“In our first six years, of all POET’s 27 plants, we’ve won the Operational Excellence Award three years, and have never finished out of the top five,” says Mitchell General Manager Becky Pitz. “Much of this is due to our workers, who are very hard-working and take a lot of ownership in everything they do.”
The plant is a leader in technology and hasn’t discharged any water from the plant since 2010. This fall, the plant will be embarking on a new venture when they partner with Mitchell Technical Institute, offering a college precision agriculture class that will utilize about 40 acres of the tillable acreage on the POET grounds.
When Jerry Rubendall reflects on the past twenty-some years since he first envisioned an ethanol plant for the Mitchell area, he’s not been disappointed.
“Back then agriculture was sinking, but there’s been a tremendous turnaround,” he said. “Now young people are coming back to the farm, people are expanding their operations, and this community had benefitted tremendously. I’m 72 now, but when I drive by the plant every day on my way to our ranch, I feel like I’m 30 again.”
ONE OF A KIND
As a child, South Dakota native Becky Pitz thought she might be a teacher or veterinarian, and becoming an ethanol plant general manager never crossed her mind. But after receiving her degree in chemical engineering, Pitz was working for another company in Mitchell when she noticed this new ethanol plant going up, almost in her own back yard.
I saw a chance to join an exciting new industry, move up into management, and make a difference by being part of the energy independence movement,” she says.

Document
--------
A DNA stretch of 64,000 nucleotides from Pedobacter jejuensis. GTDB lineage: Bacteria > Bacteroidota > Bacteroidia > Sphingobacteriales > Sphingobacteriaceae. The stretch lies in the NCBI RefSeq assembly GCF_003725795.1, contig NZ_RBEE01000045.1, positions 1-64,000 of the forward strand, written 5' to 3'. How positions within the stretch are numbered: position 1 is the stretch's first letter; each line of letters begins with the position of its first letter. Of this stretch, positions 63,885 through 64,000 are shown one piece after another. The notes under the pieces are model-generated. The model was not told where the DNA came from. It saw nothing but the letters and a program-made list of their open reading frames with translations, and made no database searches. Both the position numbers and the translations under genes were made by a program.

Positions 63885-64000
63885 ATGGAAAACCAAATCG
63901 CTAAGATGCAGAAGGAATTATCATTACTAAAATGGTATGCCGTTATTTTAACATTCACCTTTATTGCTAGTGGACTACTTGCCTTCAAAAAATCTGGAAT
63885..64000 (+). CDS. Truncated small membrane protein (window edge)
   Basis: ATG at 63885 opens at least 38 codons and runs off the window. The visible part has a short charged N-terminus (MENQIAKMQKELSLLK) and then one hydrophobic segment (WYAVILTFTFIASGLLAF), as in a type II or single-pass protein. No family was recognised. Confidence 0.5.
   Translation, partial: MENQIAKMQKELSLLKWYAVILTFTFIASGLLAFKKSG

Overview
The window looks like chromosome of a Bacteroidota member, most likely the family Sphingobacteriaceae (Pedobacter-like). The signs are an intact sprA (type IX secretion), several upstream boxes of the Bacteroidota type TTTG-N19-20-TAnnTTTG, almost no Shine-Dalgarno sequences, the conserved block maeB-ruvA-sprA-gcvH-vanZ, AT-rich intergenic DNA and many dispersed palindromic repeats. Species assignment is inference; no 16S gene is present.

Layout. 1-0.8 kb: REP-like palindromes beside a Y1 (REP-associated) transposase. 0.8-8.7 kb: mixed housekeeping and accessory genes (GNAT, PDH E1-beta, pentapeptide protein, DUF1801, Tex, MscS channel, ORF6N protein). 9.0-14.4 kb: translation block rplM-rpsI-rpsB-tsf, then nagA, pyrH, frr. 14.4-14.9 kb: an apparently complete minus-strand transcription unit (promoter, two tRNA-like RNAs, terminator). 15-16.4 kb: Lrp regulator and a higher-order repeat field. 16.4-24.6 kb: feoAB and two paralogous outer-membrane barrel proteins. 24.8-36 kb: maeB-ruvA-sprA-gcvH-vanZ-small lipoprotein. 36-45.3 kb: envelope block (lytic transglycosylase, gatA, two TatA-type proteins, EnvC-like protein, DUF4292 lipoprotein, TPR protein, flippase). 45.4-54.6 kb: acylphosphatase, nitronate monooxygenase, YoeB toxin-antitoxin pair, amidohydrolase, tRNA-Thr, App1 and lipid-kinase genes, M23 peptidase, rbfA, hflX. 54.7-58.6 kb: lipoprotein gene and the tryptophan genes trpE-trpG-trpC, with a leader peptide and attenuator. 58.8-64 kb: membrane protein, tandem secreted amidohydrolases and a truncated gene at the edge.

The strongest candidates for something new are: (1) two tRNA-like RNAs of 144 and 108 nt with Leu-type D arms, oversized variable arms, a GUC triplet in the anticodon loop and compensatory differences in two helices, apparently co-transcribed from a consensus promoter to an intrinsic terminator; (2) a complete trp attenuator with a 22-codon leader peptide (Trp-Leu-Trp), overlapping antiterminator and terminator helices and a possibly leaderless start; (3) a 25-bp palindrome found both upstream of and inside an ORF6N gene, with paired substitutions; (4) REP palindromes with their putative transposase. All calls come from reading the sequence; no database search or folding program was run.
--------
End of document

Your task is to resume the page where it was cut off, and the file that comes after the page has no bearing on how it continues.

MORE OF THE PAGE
Pitz joined POET Biorefining – Mitchell before startup in 2006 as the technical manager. Then in February of 2013, she became POET’s first woman General Manager, and one of the first in the ethanol industry. While some would consider this a lofty accomplishment, she keeps a very down-to-earth perspective on it all.
“I really don’t think of it in terms of gender,” she says. “I’ve always been in a field with mostly men, and this is just a new opportunity for me. I just try to do my job the best I can.”
Instead, Pitz – who balances a very responsible job with the roles of wife and mother to an athletic thirteen-year-old daughter – prefers to deflect much of the credit for her success to others.
“My first general manager, Dean Frederickson, was my mentor and good friend, and had a huge influence on my career,” she says. “He took me under his wing, exposed me to all aspects of the general manager job, and helped me believe I could do it. I owe him a lot. I’m also lucky to have a husband who is very supportive of me.”